Replying to the protests, factory owners think the newly-announced wage is justified, and any further increase will push them out of business. For reasoning, they highlight power and gas shortages, high cost of raw materials, dollar crisis, fall in consumer demand in the West, and the overall high cost of production. Exporters claim that they supply at rock-bottom prices amid a race to the bottom. Additionally, they have to comply with various requirements, such as greening factories and the supply chain.
While expressing their concerns, the factory owners, however, do not acknowledge the various kinds of support given to RMG exporters in Bangladesh. For example, the government offers a five percent cash incentive to exporters who manufacture garments using locally-sourced raw materials like yarn and fabrics. An additional four percent incentive is extended if their products are shipped to non-traditional markets, excluding Canada, the EU, and the US. RMG exporters also benefit from an extra one percent incentive applicable to all countries. However, the owners claim that these incentives do not bring them many benefits, and that the buyers offer a low price as they know that Bangladeshi exporters receive certain incentives.
Therefore, the increase of minimum wage in the RMG sector is a multi-stakeholder issue. While the wage board is composed of government officials, representatives of factory owners, and workers, the government often fails to consider workers' welfare and favours the owners. But if the government can encourage exporters with various cash incentives, it can surely also provide some support to the workers, who are equally contributing to the export earnings from the RMG sector.
The recent violence and its management is worrisome, and the observations of major importing countries, like the EU and US, in this regard should be seriously considered. Bangladesh is already under the radar of many western countries, particularly the US, in connection with holding a free, fair, national election in January 2024. The situation can certainly get worse if the labour rights issue is not duly addressed. The resultant impact will have a knock-on effect on the overall economy. The RMG sector plays a pivotal role in our export portfolio, accounting for 84.6 percent of total export income in FY 2022-23. Presently, the sector provides employment to over 4.5 million workers.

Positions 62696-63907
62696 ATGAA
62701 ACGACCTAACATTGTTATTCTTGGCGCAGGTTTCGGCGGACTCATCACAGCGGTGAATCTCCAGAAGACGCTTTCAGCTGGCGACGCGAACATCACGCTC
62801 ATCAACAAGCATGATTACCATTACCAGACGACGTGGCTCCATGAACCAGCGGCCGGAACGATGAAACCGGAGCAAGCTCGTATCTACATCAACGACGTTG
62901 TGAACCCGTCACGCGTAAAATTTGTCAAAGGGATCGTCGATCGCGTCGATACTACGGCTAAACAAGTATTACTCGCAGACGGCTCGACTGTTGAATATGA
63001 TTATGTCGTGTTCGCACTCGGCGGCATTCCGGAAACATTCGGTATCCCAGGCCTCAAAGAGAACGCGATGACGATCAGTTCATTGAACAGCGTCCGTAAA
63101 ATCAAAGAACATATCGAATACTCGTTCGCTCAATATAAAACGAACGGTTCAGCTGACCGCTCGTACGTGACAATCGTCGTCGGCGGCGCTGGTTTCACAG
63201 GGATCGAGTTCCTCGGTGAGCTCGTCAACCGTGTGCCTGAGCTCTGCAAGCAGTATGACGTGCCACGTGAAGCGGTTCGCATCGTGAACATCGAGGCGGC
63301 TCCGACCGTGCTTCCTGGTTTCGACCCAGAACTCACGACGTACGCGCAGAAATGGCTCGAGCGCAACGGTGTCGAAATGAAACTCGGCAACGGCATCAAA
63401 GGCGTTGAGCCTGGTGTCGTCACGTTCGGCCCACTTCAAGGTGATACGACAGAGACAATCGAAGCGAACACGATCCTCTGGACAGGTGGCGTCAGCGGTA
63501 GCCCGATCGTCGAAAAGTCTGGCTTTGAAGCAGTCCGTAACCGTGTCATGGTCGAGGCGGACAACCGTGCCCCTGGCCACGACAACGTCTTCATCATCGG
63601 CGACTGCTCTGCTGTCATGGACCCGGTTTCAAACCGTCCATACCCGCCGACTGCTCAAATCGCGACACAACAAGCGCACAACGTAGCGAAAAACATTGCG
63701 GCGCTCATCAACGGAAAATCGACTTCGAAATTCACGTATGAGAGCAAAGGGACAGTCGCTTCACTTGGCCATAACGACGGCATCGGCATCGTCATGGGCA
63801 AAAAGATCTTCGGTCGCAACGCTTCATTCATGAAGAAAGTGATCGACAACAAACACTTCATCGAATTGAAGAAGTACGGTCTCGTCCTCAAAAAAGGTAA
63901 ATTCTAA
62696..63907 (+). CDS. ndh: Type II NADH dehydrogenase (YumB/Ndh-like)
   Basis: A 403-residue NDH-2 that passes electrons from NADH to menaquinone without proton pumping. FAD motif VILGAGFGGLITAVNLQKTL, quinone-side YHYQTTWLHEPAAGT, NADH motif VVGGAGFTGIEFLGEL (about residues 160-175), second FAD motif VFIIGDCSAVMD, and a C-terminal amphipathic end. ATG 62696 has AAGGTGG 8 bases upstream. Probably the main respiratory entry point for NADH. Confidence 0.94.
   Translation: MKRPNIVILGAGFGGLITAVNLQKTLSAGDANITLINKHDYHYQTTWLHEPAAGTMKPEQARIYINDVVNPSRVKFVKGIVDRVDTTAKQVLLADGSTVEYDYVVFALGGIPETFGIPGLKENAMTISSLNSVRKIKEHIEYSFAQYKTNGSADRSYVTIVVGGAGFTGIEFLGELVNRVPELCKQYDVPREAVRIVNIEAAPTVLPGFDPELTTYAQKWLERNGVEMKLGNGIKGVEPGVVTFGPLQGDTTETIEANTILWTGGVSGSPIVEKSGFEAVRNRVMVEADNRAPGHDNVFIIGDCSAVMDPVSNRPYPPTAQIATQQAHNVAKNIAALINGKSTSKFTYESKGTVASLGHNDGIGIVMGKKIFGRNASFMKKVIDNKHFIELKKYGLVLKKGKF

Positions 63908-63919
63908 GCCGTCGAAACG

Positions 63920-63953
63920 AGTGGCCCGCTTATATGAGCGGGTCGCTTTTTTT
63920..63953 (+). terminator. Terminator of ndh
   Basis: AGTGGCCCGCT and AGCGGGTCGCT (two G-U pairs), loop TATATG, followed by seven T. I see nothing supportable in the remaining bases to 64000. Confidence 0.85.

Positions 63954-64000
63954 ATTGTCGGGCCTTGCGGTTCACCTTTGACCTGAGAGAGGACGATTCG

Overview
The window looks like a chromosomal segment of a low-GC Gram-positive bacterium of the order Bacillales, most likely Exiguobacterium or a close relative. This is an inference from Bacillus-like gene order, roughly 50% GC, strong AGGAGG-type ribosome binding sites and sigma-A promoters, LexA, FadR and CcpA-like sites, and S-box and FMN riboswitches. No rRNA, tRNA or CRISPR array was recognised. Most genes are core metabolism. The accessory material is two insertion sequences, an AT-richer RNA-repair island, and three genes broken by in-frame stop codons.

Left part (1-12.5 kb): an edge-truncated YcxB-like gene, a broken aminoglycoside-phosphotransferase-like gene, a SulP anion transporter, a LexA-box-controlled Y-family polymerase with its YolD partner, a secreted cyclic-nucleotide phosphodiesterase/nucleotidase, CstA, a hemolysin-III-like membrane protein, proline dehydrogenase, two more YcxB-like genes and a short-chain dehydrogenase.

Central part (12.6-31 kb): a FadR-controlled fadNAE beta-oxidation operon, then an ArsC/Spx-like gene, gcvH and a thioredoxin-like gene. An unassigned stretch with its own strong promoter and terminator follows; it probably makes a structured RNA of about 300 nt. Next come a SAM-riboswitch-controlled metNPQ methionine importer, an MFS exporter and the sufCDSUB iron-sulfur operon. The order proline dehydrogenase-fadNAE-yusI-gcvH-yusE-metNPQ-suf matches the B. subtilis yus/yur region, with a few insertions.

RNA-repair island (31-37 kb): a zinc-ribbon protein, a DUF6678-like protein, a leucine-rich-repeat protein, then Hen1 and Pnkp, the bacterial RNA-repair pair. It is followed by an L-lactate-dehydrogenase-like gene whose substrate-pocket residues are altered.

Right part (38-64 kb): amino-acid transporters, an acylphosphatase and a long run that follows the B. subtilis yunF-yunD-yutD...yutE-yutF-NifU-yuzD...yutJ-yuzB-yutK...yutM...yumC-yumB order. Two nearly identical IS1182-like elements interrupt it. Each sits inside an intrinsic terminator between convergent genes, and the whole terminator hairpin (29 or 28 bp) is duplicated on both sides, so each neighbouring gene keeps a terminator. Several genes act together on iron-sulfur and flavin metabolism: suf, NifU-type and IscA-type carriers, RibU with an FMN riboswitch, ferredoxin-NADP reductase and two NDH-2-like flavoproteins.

The large factories are investing in safety and technological upgrades. Indeed, this is the way to tackle increased costs of production and ensure productivity. Training of workers, particularly women workers, should be an integral part of this process. But even after all this, wages need to increase. Higher costs on account of wages in the short run can in fact be internalised through higher productivity in the medium to long run. In fact, in the era of the fourth industrial revolution, there is no other way but to go for automation to remain competitive. And, if an industry is not competitive, it cannot survive. Such an industry should also not be supported forever just to keep it alive.
But relatively smaller factories may find it difficult to raise wages. This is why workers' wages should be a shared responsibility. Brands and buyers should also contribute towards increasing RMG workers' wages by offering better prices to Bangladeshi RMG exporters. Unfortunately, in a competitive market, brands and retailers seek the lowest prices and to maximise profits. But ethical buying and fair prices should be a part of businesses' own compliance policy. Civil society organisations and the media can play an important role by acting as a watchdog for compliance, including ethical buying.
We often hear that buyers fear that if they purchase apparels at higher prices, the workers may not get a share from this. In that case, buyers could directly deposit the additional money to the workers' account/s.
There exists a trust deficit among the government, factory owners, and RMG industry workers. Regular dialogue including all stakeholders is crucial to minimise this trust gap. Workers should be able to express their demands without fear. This will also lend some transparency to various processes including wages and labour rights in the sector.
Dr Fahmida Khatun is the executive director at the Centre for Policy Dialogue and non-resident senior fellow of the Atlantic Council.
Views expressed in this article are the author's own.